(THC) - Get Report

is still taking its medicine.

The hospital chain, which hoped to return to health by

reaching a $900 million settlement with the government, now faces a legal battle over one of its most prominent facilities.

The University of Southern California sued Tenet this week in an effort to regain control of its USC University Hospital, which the hospital chain has managed for two decades. USC claims that Tenet has violated its obligations by neglecting the hospital and hurting its reputation.

"Starting in 2003, Tenet Healthcare has reduced its capital investment in the hospital to zero, and has reduced its support of the hospital," the lawsuit claims. "Tenet Healthcare's and Tenet Hospital's ability to maintain patient admissions and recruit physicians to practice at the hospital and retain the physicians at the hospital has been materially diminished as a result of Tenet Healthcare's poor reputation."

But Tenet says it has spent $150 million on recent upgrades at the USC hospital. The company also notes that

US News and World Report

has ranked the hospital among the best in the country for the past four years.

"USC and Tenet have successfully managed a successful hospital for the past 20 years," Tenet spokesman Steven Campanini said in an email to


Tuesday. "Today was the first we heard of a notice of termination. They didn't tell us; they chose to do it this way, and it is unfortunate."

The lawsuit, filed in Los Angeles Superior Court, notes the huge huge drop in bonus payments from Medicare and managed-care players as a result of Tenet's past payment schemes. USC Hospital has seen its own bonus "outlier" payments from Medicare drop 76% in recent years, according to the suit. Those schemes were the subject of June's Justice Department settlement with Tenet.

The dispute threatens to saddle Tenet with another distraction just as Wall Street is crossing its fingers that a

long-awaited turnaround will finally take hold. On the bright side, though, USC Hospital is hardly a big moneymaker for the company.

"It was so unprofitable," says Mark VanderPluym, a research associate at CRT Capital Group, which doesn't own the stock but recently upgraded the company's stock to buy. "Losing it isn't a worst-case scenario for Tenet."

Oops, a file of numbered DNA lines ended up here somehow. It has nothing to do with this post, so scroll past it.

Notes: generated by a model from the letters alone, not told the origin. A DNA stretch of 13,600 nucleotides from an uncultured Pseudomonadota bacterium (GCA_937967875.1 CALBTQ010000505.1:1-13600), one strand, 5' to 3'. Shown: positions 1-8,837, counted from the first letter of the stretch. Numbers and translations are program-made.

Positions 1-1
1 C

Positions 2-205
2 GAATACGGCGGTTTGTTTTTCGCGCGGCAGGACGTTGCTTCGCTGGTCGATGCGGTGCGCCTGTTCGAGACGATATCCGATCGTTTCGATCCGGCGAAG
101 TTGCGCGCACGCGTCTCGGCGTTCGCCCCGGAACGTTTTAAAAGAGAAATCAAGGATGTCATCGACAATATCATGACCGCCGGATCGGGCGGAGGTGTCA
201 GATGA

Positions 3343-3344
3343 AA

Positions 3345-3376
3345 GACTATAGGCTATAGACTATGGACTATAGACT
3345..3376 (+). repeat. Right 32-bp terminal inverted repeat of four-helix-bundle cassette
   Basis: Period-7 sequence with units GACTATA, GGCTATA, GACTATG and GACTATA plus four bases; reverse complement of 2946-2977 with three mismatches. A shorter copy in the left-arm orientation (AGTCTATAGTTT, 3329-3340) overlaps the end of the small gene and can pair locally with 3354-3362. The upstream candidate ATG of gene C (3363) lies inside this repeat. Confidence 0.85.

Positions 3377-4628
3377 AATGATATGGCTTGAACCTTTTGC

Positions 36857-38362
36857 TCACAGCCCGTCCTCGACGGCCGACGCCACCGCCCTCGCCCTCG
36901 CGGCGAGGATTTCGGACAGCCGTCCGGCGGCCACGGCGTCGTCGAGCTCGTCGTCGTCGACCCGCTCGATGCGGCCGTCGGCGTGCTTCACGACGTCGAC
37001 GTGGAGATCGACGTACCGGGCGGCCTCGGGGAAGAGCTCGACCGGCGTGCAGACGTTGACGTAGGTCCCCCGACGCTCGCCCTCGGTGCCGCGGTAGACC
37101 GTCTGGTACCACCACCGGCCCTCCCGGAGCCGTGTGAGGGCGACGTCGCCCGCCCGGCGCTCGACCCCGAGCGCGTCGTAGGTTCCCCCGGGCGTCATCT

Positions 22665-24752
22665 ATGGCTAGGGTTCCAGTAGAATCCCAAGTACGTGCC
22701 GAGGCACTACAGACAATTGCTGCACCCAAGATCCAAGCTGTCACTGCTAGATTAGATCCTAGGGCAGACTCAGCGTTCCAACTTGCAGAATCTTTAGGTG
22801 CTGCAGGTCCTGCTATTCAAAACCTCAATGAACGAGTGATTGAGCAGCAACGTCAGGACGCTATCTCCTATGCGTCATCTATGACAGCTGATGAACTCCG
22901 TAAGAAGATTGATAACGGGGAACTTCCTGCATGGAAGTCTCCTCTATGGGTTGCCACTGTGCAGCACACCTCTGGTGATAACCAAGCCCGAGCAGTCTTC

Shares rose 3 cents Wednesday to $7.41.

Damaged Reputation?

In any case, USC Hospital's reputation may need some work.

Recently, the

Los Angeles Times

reported, USC's busy liver transplant center has come under government scrutiny for its unusually poor results. The


reported that the center's survival rate began to drop in 2002 -- the year that Tenet first ran into trouble over its government billings -- and fell below federal and state standards in a recent government study.

John Lake, chairman of the liver transplantation committee at the United Network for Organ Sharing, sounds worried.

"You have twice as many deaths as expected," Lake said in an interview with the


. "It's pretty hard to chalk that up to bad luck."

More recently, one of USC's own health care experts has started fretting about Tenet as well. David Goldstein, co-director of the USC Pacific Center for Health Policy and Ethics, last month told the


he felt stunned by allegations involving a Tenet hospital in New Orleans. There, a doctor and two nurses stand accused of euthanizing patients during the aftermath of Hurricane Katrina.

"The Katrina situation was so unbelievably unusual in the United States that it is a wholly unique moment," Goldstein told the


. "You couldn't easily come up with a justification" for the alleged killings.

Tenet itself has denied any wrongdoing.

Lost Faith

The publicity surrounding the USC and New Orleans cases shows that Tenet still has a long way to go to win over its skeptics.

By now, many physicians at Houston Northwest Medical Center -- another prominent Tenet-owned hospital -- have lost their faith in the company. For years, they watched huge sums of money flow out of their top-notch hospital and seen very little spent on upgrades or even regular maintenance. As a result, some of those physicians have started referring their patients to other facilities instead.

"That's not going to change," says Phillip Sutton, a so-called splitter physician who sends patients to Houston Northwest and to a competing state-of-the-art breast center nearby. "The hospital is still going to have that battle."

Yet Sutton holds out more hope for Houston Northwest than he did last summer. After scrimping for years to save for a big government fine, Tenet finally has some money to spare for much-needed hospital improvements. At Houston Northwest, for example, Sutton has already seen "a significant infusion of capital into imaging services" -- and formal plans for a new breast center to boot.

But Sutton credits local hospital CEO Drew Kahn, rather than corporate management, for that progress. Indeed, he suggests that the hospital's turnaround will likely come in spite of -- rather than because of -- leadership at the top.

"I think that, as long as management at the corporate level doesn't interfere, this place has a chance," Sutton recently told


. Kahn "does not do the smoke-and-mirrors routine. He doesn't tell you things just so you'll walk away; he tells you the truth. And that's refreshing, coming from a representative of this corporation."